The current events in the USA seem to suggest that we are entering a new stage in #PostTruth politics.

We could call it “quantum truth” (or “Schrödinger’s facts”, for the cat lovers out there).

A short thread (1/n)
Many examples show that the notion of factual truth (or “facts”) is strongly anchored in perceptions and partisanship.

The size of a crowd is now a matter of interpretation, and “alternative facts” have the same epistemological value as quantifiable realities.

We have been observing this for a few years.

Now a new dynamic emerges on top of the normalization of alternative narratives: pushing *opposed narratives*

#Trump is simultaneously “doing very well” (his physician), and “showing very concerning vitals” (COS Meadows)

Both narratives, as far as we can tell from WH official communication at this moment, are *true at the same time*. The cat is both alive and dead.

No official communication exists (ttbomk) that puts one against the other.

Does this matter? Of course it does

Alternative narratives can easily be used to spin past events.

Promoting opposed narratives can accomplish something even more important: facilitate the spin of *future* events, regardless of what may come.

We are in flux as to whether #TrumpHasCovid is a bane or boon for his campaign

What would help his case?

Public opinion data will soon provide some first answers to this question. Does his base prefer to see him going through a hard time, or downplaying the pandemic?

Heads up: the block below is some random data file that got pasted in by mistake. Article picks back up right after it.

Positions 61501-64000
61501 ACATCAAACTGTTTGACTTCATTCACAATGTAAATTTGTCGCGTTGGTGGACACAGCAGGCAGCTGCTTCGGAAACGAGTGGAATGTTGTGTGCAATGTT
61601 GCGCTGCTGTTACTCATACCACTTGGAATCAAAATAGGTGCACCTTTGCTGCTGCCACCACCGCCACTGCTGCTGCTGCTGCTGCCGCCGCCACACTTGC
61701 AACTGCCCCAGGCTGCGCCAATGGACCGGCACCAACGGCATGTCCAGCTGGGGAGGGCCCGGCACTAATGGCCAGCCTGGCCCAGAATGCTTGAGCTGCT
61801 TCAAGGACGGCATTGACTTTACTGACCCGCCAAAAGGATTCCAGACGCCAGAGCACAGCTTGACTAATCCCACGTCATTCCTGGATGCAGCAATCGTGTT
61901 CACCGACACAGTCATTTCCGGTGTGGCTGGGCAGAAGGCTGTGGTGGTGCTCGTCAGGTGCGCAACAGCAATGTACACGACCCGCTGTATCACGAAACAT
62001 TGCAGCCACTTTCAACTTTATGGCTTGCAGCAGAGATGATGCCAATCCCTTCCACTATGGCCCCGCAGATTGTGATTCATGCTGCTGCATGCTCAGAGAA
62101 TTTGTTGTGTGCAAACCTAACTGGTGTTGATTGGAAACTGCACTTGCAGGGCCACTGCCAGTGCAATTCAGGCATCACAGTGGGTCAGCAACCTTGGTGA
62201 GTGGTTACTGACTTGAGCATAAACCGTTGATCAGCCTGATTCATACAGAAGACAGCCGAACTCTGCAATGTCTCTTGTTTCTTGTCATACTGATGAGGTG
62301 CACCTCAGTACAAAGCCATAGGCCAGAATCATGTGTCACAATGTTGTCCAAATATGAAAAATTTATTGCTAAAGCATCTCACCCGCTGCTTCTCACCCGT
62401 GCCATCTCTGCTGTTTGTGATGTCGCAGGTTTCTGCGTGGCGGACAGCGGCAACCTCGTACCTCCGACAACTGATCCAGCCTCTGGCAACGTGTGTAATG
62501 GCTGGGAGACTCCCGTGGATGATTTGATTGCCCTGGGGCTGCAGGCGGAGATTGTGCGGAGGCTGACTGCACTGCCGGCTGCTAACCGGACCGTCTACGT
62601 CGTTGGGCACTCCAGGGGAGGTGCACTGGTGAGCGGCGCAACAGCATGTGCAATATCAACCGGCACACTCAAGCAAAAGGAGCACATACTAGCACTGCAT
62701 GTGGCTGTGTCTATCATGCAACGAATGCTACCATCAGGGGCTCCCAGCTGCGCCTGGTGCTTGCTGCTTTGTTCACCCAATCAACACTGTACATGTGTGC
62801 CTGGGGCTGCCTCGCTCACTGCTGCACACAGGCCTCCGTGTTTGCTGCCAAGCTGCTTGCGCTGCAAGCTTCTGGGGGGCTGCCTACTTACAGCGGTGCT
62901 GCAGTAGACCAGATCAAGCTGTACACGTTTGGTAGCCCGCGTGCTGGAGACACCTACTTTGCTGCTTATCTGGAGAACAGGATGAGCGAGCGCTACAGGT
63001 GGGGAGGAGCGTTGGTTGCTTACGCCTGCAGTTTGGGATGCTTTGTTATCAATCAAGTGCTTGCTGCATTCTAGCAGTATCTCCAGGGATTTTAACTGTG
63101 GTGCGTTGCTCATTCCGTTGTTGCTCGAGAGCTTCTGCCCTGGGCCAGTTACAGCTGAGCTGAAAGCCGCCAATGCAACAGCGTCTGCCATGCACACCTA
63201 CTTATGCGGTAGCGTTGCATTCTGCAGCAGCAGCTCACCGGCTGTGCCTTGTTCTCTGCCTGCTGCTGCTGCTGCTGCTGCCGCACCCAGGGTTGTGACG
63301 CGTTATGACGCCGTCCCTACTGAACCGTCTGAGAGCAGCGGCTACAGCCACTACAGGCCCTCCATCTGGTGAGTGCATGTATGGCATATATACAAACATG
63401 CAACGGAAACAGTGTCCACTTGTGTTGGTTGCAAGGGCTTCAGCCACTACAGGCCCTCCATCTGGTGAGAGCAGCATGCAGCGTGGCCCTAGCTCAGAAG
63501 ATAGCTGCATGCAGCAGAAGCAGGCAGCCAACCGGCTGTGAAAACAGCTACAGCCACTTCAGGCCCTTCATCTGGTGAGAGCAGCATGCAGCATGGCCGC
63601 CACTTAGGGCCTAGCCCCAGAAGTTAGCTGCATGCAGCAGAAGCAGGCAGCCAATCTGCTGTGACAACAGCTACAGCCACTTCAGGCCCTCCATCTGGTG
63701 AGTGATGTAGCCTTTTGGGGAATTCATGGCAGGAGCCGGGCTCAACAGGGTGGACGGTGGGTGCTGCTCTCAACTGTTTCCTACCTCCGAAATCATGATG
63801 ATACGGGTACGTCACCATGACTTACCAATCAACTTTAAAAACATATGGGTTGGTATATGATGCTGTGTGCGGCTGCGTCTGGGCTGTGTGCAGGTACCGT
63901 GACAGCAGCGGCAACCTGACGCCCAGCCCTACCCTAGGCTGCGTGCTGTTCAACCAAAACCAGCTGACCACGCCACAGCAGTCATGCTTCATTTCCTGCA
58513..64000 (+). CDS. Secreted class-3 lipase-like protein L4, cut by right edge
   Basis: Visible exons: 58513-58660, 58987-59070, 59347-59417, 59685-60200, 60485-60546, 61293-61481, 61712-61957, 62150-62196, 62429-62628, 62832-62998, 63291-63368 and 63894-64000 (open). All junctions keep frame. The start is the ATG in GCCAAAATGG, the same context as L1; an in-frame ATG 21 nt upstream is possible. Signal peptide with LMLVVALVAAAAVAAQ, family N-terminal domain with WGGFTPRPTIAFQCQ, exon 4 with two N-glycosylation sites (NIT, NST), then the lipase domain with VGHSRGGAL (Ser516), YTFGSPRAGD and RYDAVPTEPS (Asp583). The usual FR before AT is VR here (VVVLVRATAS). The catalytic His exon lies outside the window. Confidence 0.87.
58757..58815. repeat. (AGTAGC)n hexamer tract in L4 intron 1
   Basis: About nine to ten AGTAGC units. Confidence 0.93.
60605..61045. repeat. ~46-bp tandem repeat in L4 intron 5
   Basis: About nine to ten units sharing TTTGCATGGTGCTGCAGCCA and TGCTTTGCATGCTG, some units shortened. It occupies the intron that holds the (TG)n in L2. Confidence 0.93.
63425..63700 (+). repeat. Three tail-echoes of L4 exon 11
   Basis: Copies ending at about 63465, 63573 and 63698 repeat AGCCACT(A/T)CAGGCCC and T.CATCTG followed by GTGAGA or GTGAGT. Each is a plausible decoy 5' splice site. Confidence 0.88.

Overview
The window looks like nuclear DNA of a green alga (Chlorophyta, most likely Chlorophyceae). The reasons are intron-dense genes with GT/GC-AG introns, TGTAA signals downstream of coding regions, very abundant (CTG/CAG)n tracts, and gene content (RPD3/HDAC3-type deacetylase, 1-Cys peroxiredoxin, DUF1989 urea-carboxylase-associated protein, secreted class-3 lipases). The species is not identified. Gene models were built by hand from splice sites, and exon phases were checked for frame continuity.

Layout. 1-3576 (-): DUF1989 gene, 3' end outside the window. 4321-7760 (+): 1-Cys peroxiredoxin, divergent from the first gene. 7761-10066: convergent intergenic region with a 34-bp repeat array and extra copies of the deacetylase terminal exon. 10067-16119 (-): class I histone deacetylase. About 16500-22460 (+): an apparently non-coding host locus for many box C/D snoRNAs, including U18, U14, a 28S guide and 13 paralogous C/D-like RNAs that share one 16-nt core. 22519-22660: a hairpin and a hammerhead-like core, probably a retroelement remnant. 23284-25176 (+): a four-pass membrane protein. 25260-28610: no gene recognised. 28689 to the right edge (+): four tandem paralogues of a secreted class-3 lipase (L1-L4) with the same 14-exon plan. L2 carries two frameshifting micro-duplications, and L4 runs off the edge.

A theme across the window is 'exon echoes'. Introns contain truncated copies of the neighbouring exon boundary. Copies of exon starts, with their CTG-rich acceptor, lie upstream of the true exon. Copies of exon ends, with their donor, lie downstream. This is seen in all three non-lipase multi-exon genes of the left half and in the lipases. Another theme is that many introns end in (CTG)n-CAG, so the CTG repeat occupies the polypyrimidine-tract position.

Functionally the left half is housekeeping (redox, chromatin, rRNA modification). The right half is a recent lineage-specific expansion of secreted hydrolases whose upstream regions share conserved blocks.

If suggesting that the virus is a “nothing burger” (Bolsonaro) helps, narrative A will prevail. He was doing well

If projecting a “Jesus” (“I am suffering for you”) or “Superman” (“I overcame a death sentence”) image helps, narrative B will prevail. He went through hell

Quantum truth allows you to plant the seeds of *future spins*. Facts, even future ones, matter even less.

It also allows to work retrospectively (“We have been saying it from the beginning”). Just remind the public that you pushed the narrative before.

Is it tricky to push opposed narratives? Reason would suggest that yes, it is. In reality, however, all it takes is simply to allow each narrative to ignore the other.

As long as Meadows and Trump’s physician do not have to compare their statements, both will coexist.

For sure this point has been made already many times, by many keener observers

Looking at media framing (WaPo: “Conflicting statements create uncertainty”), perhaps it is worth considering that confusion is not necessarily a sign of ineptitude.

It is easy to dismiss the existence of these contradictory narratives as yet another example of "the usual clusterf*ck". Perhaps so. Or, perhaps, some have come to realise that uncertainty can be strategic.

Ok, a last one. Just as I finished typing this, the CNN chyron reads: "Trump furious at COS Meadows." Perhaps so. At this very moment the docs seem to suggest he is "still" doing fine. Let's see how these narratives evolve.

(over and out)
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